You Don’t Need To Know Anything About The Game, But It Helps
As most video game enthusiasts will attest, TV shows and other adaptations of video games are usually disappointing, if not completely terrible. One of the absolute best exceptions to this rule is Wakfu.
Wakfu is a French animated adaptation of the MMORPG of the same name that was released back in 2012, though the show predates it by about four years, having been released in 2008. The game still updates and is available to play for free on Steam, though there are in-game purchases with real money. To be honest, though, when watching Wakfu the TV show, Wakfu the game needn’t have ever crossed your mind or entered your hands for you to enjoy this show for all its qualities. It is the rarest kind of video game adaptation – one that stays very true to the established world of the game it’s based on, but also doesn’t require you to know anything about it to enjoy it, and is actually ripe for expansion as an epic series unlike many other games that get the same treatment.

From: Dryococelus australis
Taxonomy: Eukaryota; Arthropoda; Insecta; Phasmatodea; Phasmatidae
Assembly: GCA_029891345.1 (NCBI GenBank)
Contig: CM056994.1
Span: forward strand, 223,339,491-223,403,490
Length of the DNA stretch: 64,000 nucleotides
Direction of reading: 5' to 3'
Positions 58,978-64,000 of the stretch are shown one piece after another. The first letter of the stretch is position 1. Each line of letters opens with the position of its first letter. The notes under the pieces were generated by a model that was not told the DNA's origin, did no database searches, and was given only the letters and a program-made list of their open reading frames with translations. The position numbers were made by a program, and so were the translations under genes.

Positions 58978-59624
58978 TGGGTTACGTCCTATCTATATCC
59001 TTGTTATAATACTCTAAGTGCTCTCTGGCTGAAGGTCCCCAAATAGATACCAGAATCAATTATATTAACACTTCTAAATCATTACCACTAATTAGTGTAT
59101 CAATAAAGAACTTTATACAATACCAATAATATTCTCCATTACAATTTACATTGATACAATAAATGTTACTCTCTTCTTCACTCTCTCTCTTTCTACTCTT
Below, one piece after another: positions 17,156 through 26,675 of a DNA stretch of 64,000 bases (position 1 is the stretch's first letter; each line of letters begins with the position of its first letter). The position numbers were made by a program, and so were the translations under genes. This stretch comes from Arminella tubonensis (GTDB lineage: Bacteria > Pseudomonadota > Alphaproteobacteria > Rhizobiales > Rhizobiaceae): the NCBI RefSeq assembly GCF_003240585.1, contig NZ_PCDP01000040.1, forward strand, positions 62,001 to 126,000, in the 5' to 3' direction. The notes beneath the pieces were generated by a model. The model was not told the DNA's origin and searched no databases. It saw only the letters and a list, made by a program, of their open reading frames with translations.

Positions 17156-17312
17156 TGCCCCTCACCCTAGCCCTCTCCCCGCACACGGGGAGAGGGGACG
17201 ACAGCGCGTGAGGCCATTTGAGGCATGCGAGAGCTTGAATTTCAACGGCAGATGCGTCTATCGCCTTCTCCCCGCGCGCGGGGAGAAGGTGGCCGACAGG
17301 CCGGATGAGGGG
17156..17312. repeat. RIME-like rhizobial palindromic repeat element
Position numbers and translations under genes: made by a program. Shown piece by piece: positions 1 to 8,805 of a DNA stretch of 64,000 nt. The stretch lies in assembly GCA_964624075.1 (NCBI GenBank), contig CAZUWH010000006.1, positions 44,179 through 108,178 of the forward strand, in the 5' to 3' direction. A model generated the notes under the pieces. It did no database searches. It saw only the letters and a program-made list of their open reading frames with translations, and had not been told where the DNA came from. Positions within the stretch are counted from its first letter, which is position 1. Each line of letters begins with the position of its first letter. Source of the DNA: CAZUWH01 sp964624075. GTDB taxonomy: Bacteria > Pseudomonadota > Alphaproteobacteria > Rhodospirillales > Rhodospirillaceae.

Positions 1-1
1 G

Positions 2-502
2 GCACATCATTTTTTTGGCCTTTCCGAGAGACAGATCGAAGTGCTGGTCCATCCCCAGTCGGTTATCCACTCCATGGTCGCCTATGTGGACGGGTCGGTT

The show follows a young boy named Yugo, who was left in the care of a retired bounty hunter named Alibert by a mysterious stranger, and must leave home to discover his true origins once he begins to manifest the ability to create magical portals. He is assisted along the way by a cast of characters comprising of several of the major races that make up the World of Twelve, and they must all work together and grow as people in order to aid Yugo in his quest for the truth.
So many video game adaptations fail either because they take no effort to resemble the thing they’re based on, or the opposite, where they stick too closely to the established rules or formula, leading to a TV show or a movie that hardly feels like a TV show or a movie. Wakfu doesn’t have any of these problems. The story that takes place in the show works with the game’s established lore, races, locations and so on, and then builds on it rather than relies on it. The cast of characters and journey they go on are original and independent, so the show and the game serve to both enrich each other. What helps all of this is that the world of Wakfu feels huge, colorful, and very realized as a setting.
This post was originally written by Greyson Ditzler.